Apple has unveiled its newest line of smartwatches, and the devices are more aware than ever of what’s going on with users.
For one thing, the Apple Watch Series 5 features a built-in compass and updated Maps app that can better locate users and help them to get where they’re going. It also features a new, always-on retina display that will automatically darken (in order to conserve battery) when the user’s wrist is down, brightening only when the device detects that the user has raised their arm up to check the watch.
The smartwatch gets even more nosey when it comes to software improvements. A Noise app is designed to detect when a user’s environment is loud enough to potentially affect their hearing, and a paired Activity Trends feature on the iPhone will let users track their physical activity as detected by the Apple Watch.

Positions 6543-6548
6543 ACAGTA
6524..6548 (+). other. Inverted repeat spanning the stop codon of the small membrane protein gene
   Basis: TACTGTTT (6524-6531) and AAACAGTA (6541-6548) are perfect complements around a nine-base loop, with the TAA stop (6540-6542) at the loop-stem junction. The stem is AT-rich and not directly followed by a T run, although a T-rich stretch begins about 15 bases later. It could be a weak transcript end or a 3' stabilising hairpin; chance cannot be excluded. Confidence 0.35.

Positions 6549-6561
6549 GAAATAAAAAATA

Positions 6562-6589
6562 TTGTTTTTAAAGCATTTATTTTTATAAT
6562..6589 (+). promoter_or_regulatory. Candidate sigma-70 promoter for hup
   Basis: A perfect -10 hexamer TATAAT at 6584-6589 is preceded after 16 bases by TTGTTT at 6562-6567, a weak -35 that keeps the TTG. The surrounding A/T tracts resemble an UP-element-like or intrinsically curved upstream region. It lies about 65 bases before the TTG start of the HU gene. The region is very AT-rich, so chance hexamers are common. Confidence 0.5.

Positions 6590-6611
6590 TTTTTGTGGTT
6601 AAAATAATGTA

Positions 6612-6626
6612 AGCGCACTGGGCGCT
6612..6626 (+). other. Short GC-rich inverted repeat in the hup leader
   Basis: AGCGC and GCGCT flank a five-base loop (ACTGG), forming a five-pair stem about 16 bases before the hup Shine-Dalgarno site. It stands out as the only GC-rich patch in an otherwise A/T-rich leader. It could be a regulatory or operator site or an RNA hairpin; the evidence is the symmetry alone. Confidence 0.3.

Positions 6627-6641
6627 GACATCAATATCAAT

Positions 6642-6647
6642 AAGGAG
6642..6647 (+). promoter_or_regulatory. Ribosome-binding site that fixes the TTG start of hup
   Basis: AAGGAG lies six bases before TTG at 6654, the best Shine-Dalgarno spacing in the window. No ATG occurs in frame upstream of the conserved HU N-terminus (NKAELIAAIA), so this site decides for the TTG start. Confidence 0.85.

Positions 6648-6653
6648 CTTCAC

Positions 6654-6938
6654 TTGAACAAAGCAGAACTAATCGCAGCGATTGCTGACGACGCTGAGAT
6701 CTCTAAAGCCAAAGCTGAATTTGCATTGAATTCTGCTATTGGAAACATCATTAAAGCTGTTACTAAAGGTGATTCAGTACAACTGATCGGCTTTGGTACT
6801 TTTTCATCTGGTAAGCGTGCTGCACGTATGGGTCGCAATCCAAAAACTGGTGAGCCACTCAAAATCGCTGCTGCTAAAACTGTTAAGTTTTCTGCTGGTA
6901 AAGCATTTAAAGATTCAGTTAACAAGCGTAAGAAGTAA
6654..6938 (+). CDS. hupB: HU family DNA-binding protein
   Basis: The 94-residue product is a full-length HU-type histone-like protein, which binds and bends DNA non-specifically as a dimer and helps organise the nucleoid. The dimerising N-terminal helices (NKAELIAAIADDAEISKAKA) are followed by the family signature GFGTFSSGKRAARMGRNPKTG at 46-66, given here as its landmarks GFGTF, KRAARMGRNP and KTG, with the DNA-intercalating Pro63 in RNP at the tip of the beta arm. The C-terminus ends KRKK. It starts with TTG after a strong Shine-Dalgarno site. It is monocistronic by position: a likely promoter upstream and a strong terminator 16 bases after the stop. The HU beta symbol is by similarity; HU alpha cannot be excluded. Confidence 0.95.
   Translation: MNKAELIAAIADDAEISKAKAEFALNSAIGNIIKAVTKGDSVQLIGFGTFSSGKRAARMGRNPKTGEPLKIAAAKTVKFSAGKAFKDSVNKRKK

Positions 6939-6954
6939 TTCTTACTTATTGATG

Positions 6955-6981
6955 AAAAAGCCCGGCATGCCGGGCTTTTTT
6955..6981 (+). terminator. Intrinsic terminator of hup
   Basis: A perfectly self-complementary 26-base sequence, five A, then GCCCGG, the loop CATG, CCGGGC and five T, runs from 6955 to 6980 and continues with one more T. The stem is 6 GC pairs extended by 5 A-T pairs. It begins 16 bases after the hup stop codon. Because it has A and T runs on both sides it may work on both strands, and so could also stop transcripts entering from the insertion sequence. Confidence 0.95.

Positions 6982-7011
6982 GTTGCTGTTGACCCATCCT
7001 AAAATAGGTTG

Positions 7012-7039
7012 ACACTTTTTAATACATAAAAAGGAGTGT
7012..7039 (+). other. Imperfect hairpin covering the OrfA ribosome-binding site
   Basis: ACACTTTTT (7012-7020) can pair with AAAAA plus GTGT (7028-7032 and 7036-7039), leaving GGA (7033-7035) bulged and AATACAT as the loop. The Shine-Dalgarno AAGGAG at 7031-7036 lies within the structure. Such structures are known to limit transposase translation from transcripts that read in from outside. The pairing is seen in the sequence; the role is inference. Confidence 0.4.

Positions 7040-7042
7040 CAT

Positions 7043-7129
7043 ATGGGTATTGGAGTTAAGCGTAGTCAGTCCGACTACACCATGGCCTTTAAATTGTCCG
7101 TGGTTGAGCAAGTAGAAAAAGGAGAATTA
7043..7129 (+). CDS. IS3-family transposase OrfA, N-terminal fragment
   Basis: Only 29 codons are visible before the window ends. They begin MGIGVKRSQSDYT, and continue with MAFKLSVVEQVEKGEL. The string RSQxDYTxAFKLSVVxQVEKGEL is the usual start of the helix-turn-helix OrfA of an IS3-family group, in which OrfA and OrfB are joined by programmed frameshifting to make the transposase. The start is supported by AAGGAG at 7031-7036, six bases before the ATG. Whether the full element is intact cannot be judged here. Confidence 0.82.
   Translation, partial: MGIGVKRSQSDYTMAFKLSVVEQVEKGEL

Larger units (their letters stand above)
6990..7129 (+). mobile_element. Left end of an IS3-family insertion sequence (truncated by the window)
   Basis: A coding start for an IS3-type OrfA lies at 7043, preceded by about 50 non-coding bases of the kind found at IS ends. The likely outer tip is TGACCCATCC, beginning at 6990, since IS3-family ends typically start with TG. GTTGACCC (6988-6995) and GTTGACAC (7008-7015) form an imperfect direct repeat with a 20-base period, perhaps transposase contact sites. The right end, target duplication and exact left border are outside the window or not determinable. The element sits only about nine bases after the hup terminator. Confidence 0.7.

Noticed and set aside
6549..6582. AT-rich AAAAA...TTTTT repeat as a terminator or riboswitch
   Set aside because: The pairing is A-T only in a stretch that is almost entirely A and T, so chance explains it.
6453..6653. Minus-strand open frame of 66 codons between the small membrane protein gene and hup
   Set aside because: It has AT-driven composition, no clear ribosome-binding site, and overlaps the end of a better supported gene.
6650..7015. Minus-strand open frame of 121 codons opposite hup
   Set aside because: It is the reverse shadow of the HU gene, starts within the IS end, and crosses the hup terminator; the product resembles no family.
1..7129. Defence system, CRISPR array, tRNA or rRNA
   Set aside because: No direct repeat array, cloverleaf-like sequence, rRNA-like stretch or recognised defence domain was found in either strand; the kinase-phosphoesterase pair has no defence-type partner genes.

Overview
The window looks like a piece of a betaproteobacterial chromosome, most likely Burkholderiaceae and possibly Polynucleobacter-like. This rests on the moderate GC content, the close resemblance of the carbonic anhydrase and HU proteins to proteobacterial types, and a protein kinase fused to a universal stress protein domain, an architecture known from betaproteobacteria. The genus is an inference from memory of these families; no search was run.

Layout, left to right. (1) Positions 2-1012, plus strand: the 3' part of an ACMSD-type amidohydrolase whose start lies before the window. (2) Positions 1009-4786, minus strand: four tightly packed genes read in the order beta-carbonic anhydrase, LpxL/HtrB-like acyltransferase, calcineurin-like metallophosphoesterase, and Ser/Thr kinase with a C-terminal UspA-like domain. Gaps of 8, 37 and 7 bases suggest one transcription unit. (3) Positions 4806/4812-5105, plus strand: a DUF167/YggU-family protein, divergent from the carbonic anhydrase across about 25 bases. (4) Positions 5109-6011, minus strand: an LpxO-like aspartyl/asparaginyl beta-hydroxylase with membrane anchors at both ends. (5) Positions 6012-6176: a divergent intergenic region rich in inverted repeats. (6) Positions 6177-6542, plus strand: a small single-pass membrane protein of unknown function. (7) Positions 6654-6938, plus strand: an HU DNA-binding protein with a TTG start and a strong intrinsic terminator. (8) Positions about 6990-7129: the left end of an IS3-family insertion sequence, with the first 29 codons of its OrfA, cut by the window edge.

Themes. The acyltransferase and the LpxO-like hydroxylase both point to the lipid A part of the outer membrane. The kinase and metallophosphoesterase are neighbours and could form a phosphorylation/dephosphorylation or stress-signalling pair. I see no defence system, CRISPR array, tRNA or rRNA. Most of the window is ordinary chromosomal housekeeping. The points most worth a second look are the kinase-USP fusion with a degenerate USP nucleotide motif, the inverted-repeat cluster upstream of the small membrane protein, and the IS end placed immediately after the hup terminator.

And then there’s the Cycle Tracking app, Apple’s notable foray into menstrual tracking. If users log important information, the app will offer predictions about the timeline for their next period, as well as fertility windows.
As for less intimate bodily metrics, Apple hasn’t said anything about blood pressure and glucose monitoring capabilities that were the subject of some speculation ahead of the Apple Watch Series 5’s announcement. The new devices presumably still support the ECG capabilities that helped to set the Apple Watch Series 4 apart from some rivals, but it looks like more advanced biometrics will have to wait for a future iteration of the premium smartwatch.
The Apple Watch Series 5 will become available for preorder this Friday, and is slated to hit store shelves on September 20th. Pricing starts at $399.